Running back Lamar Miller moved past Edgerrin James and Daynell Ferguson and into fifth place in UM's single season yardage list Saturday. Miller ran for 92 yards on 22 carries and now has 1,108 yards on the season.

He also fumbled twice Saturday, the first time he's actually fumbled all season. UM, which came in having fumbled six times (four were lost), fumbled three times and lost two of them.

"They weren't making big hits. I was just getting careless with the ball a little bit," Miller said.


UM was flagged nine times for 55 yards Saturday. Five penalties were false starts. Right tackle Jonathan Feliciano, who started and saw his first action in two games, was flagged twice. Fullback Maurice Hagens and tight ends Dyron Dye and Walford were the other guilty parties.

"We practice with [noise] all week, have the speakers out there. But it's nothing like being on the five yard line [facing] the student section at Florida State. You know what can try to reproduce those decibles," Horn said. "At the end of the day you have to watch the football, get used to it if you're going to play college football. That's how it is everywhere."

November 05, 2011

Gameday blog: Duke at UM

SUN LIFE STADIUM -- The Miami Hurricanes (4-4, 2-3 ACC) welcome the Duke Blue Devils (3-5, 1-3 ACC) for a 3 p.m. kickoff, a game televised on the ACC Network. UM is 7-1 all-time against Duke and hasn't lost to the Blue Devils since 1976. Duke is coming off a 14-10 loss at home to Virginia Tech and has wins over Boston College (20-19), Tulane (48-27) and FIU (31-27).

> ABOUT DUKE: Coach David Cutcliffe has come close to beating UM before. Although UM has won the last four meetings by double digits, 28-13 (2010), 34-16 (2009), 49-31 (2008) and 24-14 (2007), Duke have kept the games relatively tight and came within a Canes goalline interception in 2006 of pulling off an upset. UM won 20-15. This Duke team still has two big playmakers at wide receiver in former Miami Gulliver Prep standouts Conner Vernon (51 catches, 740 yards, 4 TDs) and Donovan Varner (37 catches, 443 yards, 0 TDs). Tight end Cooper Helfet ranks second among ACC tight ends in catches (28 for 276 yards, 2 TDs). Quarterback Sean Renfree has completed 65.7 percent of his passes for 2,004 yards, but also has just 6 TD passes to 7 inteceptions. Defensively, the Blue Devils will often employ an eight-man front to shut down the run. Safety Matt Daniels is their big playmaker. He leads the team with 82 tackles (26 more than the second person on the list) and has 2 INTs and 13 pass breakups (more than UM's entire secondary, 8). Duke is among the best teams in the country in kickoff return defense (5th overall), allowing just 17.19 yards a return. But they rank 66th in punt coverage (7.67 yards per return). Kicker Will Snyderwine is 7 of 14 on field goal attempts.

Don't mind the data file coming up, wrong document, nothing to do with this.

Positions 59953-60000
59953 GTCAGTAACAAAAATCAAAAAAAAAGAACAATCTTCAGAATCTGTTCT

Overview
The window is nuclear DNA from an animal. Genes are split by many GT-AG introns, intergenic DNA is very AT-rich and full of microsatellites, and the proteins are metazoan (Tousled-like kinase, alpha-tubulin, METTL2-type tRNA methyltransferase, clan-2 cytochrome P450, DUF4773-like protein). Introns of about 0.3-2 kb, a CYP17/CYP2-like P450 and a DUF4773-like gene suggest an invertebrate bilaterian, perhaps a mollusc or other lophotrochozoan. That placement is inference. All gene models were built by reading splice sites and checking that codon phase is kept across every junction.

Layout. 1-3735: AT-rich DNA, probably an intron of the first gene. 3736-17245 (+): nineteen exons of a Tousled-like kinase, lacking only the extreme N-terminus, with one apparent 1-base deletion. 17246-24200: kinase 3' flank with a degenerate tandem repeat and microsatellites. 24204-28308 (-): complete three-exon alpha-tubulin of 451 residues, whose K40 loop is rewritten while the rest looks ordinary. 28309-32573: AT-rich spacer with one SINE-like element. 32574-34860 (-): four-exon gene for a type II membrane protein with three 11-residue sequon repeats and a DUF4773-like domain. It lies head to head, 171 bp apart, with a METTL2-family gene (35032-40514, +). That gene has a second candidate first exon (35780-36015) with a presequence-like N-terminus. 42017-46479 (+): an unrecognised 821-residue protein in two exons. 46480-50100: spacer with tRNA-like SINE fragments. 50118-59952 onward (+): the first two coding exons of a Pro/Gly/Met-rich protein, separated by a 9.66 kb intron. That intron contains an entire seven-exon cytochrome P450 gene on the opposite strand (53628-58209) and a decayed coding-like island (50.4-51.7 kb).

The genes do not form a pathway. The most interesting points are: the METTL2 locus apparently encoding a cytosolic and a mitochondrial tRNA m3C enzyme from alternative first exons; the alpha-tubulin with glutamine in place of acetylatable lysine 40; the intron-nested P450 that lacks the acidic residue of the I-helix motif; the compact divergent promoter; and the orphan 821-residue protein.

> WHAT TO WATCH FOR THE CANES: Redshirt freshman Jonathan Feliciano is expected to make his return to the starting lineup at right tackle, which should help UM's running game which has sputtered over the last three games. Receiver Tommy Streeter, who was apparently took a cleat to the top of his left foot on Wednesday during practice, has 14 receptions for 347 yards and 3 TDs over his last three games. With 45 more receiving yards, Travis Benjamin will become just the sixth player in program history to reach the 2,000 yard plateau -- joining Santana Moss, Reggie Wayne, Michael Irvin, Lamar Thomas and Leonard Hankerson. Defensively, the Hurricanes will look to rebound after a deflating performance against Virginia. The Canes gave up six plays of 20 yards or more in the loss including three TD passes of 37 yards or more. Look for Duke to try and expose UM's struggling safeties with playaction, especially when Ray-Ray Armstrong and Vaughn Telemaque are in the game together. UM's pass defense ranks 102nd in efficiency and has surrendered 12 touchdown passes already with only four interceptions. Kicker Jake Wieclaw has either missed a field goal or had one blocked in each of his last two games.

> MANNY'S PICK: UM 33, Duke 21. Canes offense hasn't played well over the last 10 quarters, struggling in the red zone and in short-yardage situations and relying too much on Touchdown Tommy Streeter to make the big catch. Defensively, the Canes have also given up too many long pass plays and looked bad in coverage. Duke is well coached enough to expose all of those areas and upset the Canes the way Virginia did. But UM is the better team and this week Al Golden has scared them enough to make them act like it.

November 03, 2011

Gunn aiming to jump start Canes offensive line, running game

As the son of a part-time DJ, Hurricanes offensive lineman Harland Gunn said he grew up listening to all kinds of music in his home in Omaha, Nebraska.